Firms with the right people – “high-quality accountants that can bridge the gap between compliance activities and business planning and strategy” – command a premium, says Holster. Culture is another drawcard, with owners of existing firms willing to pay more for a practice “to ensure the cultural fit is right”.
Elizabeth Fritts, Partner for Mergers and Acquisitions at PwC Australia, says the most sought-after firms have a coveted client base, a service provision that is “unique and best of breed in the market”, or a sophisticated technological integration. “Those are areas where you see premium valuations and multiples paid for transactions,” she says.
A prospective vendor must do their homework before a sale, Fritts says. Well before the hunt for a buyer begins, a business owner must be able to articulate their business’s strengths and its “key differentiators”, or what sets it apart in the market.
“What makes it successful? What is the defining quality that would be valuable to a potential investor to take your practice in-house?” she asks. “It’s essentially that ‘one plus one is greater than two’ equation. Where do you provide value-add that would be accretive and of interest to an investor?”
A vendor must also have a firm grasp of their business’s finances. “You should have a clear understanding of your financial performance to date – the growth that you’ve achieved historically, what your pipeline or forecast outlook looks like, and the margin performance of your business over time,” Fritts says.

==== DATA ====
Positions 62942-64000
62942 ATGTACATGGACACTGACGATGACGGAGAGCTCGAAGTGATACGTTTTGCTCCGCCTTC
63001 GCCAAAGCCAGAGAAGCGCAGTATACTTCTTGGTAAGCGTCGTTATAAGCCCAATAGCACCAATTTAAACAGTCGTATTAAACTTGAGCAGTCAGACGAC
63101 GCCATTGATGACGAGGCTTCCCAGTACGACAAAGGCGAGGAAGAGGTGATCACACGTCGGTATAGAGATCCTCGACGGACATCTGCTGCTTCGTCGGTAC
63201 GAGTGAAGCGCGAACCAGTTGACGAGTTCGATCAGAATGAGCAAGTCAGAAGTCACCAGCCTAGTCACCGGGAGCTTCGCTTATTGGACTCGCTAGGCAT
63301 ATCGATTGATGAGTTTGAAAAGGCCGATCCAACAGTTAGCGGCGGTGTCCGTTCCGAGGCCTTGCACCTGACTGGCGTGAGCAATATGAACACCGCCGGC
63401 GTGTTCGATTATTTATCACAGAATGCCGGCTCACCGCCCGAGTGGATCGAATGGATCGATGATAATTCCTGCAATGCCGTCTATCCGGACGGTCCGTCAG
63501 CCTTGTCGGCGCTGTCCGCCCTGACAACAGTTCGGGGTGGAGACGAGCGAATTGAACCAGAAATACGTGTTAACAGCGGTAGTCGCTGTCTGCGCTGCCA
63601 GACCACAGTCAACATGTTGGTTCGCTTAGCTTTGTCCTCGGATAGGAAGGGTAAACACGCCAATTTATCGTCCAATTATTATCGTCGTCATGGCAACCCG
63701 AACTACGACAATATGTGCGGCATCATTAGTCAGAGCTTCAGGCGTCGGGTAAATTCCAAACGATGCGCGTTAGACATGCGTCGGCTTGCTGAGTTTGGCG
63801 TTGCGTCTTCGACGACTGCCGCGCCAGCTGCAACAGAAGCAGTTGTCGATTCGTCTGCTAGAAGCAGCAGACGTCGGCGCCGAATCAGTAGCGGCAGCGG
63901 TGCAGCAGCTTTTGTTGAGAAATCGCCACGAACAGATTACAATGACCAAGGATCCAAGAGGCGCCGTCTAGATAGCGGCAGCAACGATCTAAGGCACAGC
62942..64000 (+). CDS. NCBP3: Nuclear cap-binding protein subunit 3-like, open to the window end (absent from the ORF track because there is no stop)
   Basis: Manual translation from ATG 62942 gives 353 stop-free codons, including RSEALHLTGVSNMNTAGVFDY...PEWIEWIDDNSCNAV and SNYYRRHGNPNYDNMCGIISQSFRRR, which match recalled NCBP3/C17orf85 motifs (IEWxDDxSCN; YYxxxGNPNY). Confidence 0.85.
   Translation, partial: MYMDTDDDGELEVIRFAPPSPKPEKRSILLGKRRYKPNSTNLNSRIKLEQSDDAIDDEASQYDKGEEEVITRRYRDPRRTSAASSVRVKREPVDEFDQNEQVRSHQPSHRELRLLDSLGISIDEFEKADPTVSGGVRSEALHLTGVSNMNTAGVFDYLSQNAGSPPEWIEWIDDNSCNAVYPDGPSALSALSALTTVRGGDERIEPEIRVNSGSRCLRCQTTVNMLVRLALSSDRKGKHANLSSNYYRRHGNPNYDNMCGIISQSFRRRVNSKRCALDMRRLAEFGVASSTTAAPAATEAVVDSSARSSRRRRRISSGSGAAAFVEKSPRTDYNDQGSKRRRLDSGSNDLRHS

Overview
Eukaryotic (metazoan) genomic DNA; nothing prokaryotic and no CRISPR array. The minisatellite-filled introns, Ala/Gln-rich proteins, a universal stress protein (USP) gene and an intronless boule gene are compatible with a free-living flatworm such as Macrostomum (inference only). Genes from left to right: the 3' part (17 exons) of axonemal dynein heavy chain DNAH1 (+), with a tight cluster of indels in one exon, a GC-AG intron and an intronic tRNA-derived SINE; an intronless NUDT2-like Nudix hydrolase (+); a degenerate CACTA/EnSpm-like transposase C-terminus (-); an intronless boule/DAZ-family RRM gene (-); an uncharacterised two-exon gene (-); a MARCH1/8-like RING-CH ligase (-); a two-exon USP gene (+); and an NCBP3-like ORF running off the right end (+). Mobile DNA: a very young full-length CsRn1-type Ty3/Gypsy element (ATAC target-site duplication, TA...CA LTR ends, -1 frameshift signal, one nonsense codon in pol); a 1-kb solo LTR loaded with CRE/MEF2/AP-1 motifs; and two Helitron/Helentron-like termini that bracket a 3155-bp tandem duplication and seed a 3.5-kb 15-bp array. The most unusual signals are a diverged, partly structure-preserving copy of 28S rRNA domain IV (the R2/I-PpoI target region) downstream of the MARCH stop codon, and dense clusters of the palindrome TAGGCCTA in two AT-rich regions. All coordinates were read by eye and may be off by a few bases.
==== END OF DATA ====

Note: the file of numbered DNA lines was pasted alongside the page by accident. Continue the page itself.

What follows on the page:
Also desirable is a clean balance sheet. Have “a clear understanding of your net cash position and working capital, and any employee liabilities, including excess leave balances, that would be considered in the purchase price adjustments of a transaction,” she says.
A vendor has several options to find a buyer. An owner can sell the firm internally to an existing partner or employee, to an external firm or through a broker.
Selling a business is always a sensitive undertaking. The first forays into the buyer universe should take the form of off-market discussions “generally under an NDA or confidentiality agreement”, says Fritts. “That will allow you to gauge appetite before doing a lot of heavy-lifting work in preparation for proper engagement and pursuing a deal.”
Time is an asset when selling your firm, adds Holster. “The key consideration is to start thinking about it and planning early,” he says. “The most successful sales we see have a 24-month lead time.”